Tag Archives: Hampton Roads

1619: The Making of America Conference

Dear Readers,

I mentioned a while back that I would be speaking at the 1619: The Making of America conference taking place Thursday and Friday, September 26-27, 2013. My 15 minute morning presentation will be “Reflections on Interpreting Hidden Voices” where I will mainly be focused on work that I have done or observed in the presentation of including the voices of people of African descent in 18th, 19th, and to some small degree early 20th century America. As is usual, my presentation time constraints will not allow me to present everything but I hope the question and answer period will allow for some good discussion with me and the other panelists.

You can STILL register for this conference by 11:59PM tomorrow OR pay an extra $5 at the door on the day of the conference.

The link for the conference is here: http://1619.us/ and for registration: http://1619.us/index.php?option=com_civicrm&task=civicrm/event/register&id=1&reset=1.  It’s $75 for both days, $40 for a single day, student registration is either $50 for both days or $25 for one day. The evening programs are FREE and open to the general public. On Friday evening I will be doing a first person portrayal of a runaway slave turned US Colored soldier, Peter Churchwell just ahead of the conference’s final speaker.

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Upcoming Conversations about History

Dear Readers,

September looks to be a busy month. I’m planning to travel for the 150th anniversary of the Battle of Chickamauga, Georgia to do a timeline event in mid-September. I’ll report back on the details of this event once I return.

However, there are other things that I’ve agreed to do and wish to make you aware of, especially for the Virginia readers.

On Saturday, September 21st, I will be giving a presentation that I keep returning to: “Diamonds, Education, Emancipation, and Race: The Family of Silas Omohundro”. This presentation will be at the Museum of the Confederacy located at 1201 E. Clay Street, Richmond, Virginia. Parking is free with validation at the Medical College of Virginia’s parking deck located adjacent to the Museum. The presentation lasts an hour from 11-12. I will plan on speaking for about 45 minutes to leave time for questions and comments. This presentation usually leaves everyone a little stunned for a moment but then opens up interesting dialogue about the construction of race and the slave trade in pre-Civil War America. I want to thank Cathy Wright (fellow UNCG alum) for coming to hear my presentation earlier this year and inviting me to do this. I can only echo what has been said many times…this isn’t your grandfather’s centennial commemoration of the American Civil War. The cost is included with Museum admission. More information about the admission cost can be found here.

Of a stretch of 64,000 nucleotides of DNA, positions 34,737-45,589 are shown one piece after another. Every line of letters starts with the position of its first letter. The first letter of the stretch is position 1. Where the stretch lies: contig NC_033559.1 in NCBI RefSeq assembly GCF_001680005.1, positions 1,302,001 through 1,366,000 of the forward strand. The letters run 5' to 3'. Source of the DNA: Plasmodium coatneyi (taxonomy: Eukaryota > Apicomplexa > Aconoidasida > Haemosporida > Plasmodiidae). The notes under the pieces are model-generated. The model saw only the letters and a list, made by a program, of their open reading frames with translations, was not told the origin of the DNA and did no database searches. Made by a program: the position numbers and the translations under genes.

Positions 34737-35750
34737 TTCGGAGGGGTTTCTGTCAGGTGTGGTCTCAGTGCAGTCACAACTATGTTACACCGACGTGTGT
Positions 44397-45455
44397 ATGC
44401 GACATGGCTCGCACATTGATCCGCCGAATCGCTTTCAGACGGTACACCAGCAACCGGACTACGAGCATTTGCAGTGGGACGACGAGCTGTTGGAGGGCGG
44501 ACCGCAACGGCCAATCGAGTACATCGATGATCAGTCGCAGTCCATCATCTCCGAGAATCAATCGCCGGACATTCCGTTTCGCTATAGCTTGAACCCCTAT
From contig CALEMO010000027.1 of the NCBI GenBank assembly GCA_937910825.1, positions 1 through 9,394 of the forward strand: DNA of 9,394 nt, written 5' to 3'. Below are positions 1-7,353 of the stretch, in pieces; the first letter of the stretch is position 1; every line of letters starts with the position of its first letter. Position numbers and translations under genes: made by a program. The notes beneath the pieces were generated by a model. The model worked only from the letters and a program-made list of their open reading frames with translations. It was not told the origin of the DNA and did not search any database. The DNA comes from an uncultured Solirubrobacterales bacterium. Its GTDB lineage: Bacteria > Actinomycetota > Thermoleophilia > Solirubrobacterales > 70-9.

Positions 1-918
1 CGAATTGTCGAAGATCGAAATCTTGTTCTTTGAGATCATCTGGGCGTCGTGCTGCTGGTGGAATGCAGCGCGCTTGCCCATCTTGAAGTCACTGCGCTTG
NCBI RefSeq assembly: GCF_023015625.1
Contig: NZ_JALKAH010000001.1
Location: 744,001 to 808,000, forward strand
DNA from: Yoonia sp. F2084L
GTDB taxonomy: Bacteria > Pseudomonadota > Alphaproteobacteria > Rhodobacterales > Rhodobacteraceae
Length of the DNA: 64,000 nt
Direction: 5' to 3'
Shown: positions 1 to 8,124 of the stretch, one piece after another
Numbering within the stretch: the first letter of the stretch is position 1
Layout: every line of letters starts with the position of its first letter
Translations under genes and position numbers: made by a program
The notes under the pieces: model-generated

Also on Thursday and Friday, September 26-27, the Joseph Roberts Jenkins Center at Norfolk State University and the Hampton History Museum are hosting a conference focusing on 1619: The Making of America on September 26-27, 2013.  This conference will focus on new questions of biology, literature, law, society, race and gender. 

The conference will take place at the Hampton Roads Convention Center on Thursday, September 26, 2013 and at Norfolk State University’s New Student Center on Friday, September 27th.  Each day will feature different scholarly and community leaders speaking on a variety of issues that faced Native Americans, Europeans and Africans in Virginia and beyond.

On Friday, the 27th at 11AM, I will be in a panel with Robert Watson and Michael Cobb. I will speak about interpreting the experiences of enslaved and free and then freed blacks in mid-19th century America. I envision the session will feature a lively discussion about the successes, failures, and challenges on presenting the myriad of actions and feelings of people of African descent during this period.

Additionally, later that evening I will be doing a first-person presentation about Private Peter Churchwell of the 23rd United States Colored Troops. Churchwell’s life began with him as the property of the Gordon family of Orange County, Virginia but he escaped from slavery in 1862, enlisted in 1864, was captured in the Battle of the Crater in July 1864, survived a second round of enslavement and became a citizen in a turbulent late-19th century America.

The conference fees include $40 per day or $75 for 2 days. Evening sessions are FREE and OPEN TO THE PUBLIC. You can learn more about the conference at http://www.1619makingofamerica.com/.

I’ll hope to see old friends and meet new people at both of these events!

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